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If you're looking for a Spanish holiday with a dash of ancient history and a hint of modernism, the city of Palma - the commercial and cultural centre of Mallorca - is the perfect destination. Featuring a number of chic restaurants, ancient architecture and a bustling arts scene, Palma is a prime spot for travellers looking for an alternative to the all-night party atmosphere of Magaluf.
Touching down in Palma de Mallorca
When your plane touches down in Palma's airport and you nip on the shuttle bus to the city centre, you'll notice the sheer hustle and bustle on the city's streets. Around half of Mallorca's population live in or around Palma making it one of the most popular cities in the Balaeric Islands but that should be no surprise; the city's lively cafe scene and quaint restaurants draws comparison with Barcelona, making it a highly desirable area to live in.
Another thing you'll initially notice is the mix of historic architecture and relatively new builds on offer. The city's origins can be traced back to before Roman times - evident in La Seu Cathedral, a stunning Gothic cathedral recognised as one of Palma's stand-out landmarks - while the promenades of Passeig des Born and La Rambla deliver a modern twist to Palma's ancient roots.
Around Palma's historic centre, you can take a trip into a genuine Arab bath building called Banys Arabs while a trip down one of the centre's narrow streets should reveal the Bull Ring, located on the Avenue de Gaspar Bennazar.
Of course, any mention of Palma is incomplete without mentioning the coast. Palma became an important port in the Mediterranean centuries ago and the area is now a hive of entertainment and culture. The area along the port, named Paseo Maritimo, is where the majority of the discotecas, bars and pubs are located. With a backdrop of the cathedral, the area comes to life at night though the foam parties and all-night raves remain the property of Magaluf.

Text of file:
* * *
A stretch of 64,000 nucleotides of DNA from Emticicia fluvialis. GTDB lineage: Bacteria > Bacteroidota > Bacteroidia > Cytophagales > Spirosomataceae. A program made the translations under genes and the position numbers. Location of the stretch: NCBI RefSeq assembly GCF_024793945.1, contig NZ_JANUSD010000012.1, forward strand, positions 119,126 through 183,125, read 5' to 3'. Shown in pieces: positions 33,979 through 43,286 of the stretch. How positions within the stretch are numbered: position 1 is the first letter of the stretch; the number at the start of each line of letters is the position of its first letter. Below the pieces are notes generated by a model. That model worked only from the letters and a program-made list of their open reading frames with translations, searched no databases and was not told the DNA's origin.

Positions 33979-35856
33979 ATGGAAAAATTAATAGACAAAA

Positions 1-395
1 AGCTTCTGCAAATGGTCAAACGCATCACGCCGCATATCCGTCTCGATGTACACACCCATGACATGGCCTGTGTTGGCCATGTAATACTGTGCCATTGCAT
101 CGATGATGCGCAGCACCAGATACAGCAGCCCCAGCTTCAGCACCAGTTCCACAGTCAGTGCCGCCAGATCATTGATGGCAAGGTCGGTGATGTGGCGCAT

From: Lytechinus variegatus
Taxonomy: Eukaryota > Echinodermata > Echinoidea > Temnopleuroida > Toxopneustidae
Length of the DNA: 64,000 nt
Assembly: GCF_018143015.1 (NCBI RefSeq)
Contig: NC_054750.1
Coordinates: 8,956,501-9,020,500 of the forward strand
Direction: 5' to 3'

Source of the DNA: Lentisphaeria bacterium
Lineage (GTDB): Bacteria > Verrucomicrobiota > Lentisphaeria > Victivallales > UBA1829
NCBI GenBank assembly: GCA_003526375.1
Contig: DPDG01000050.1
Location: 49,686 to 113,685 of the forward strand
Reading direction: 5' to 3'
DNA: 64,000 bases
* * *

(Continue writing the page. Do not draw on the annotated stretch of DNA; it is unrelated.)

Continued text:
Venturing outside of Palma
If you're looking to explore the areas outside of Palma, it is worth renting a hire car to see what else the island has to offer. Magaluf, the popular holiday resort, is only a short drive to the west and an essential visit if you're a fan of international DJs, exclusive events and one of the most vibrant club scenes in the world.
To the north of Palma lies Binnsalem, a small town perfect for travellers looking to sample a bit of local cuisine. Meanwhile, a drive along the R170 offers some gorgeous vistas of the coast and a pleasant drive through some of the mountainous terrain of Majorca.
A drive into the central mountain area will bring you to La Granja, an 18th-century estate that is filled with beautiful artefacts and traditional farming activities. For instance, the estate shows tourists how previous residents made old-style perfume and harnessed the power of water to saw and grind, alongside produce electricity for the estate.
This guide has highlighted just a handful of the activities on offer in Palma de Mallorca and its surrounding area. Holidaymakers looking to experience some of Mallorca's historical side should definitely look into Palma as their next holiday destination while clubbers should find peace of mind Magaluf, only a short drive away from the city.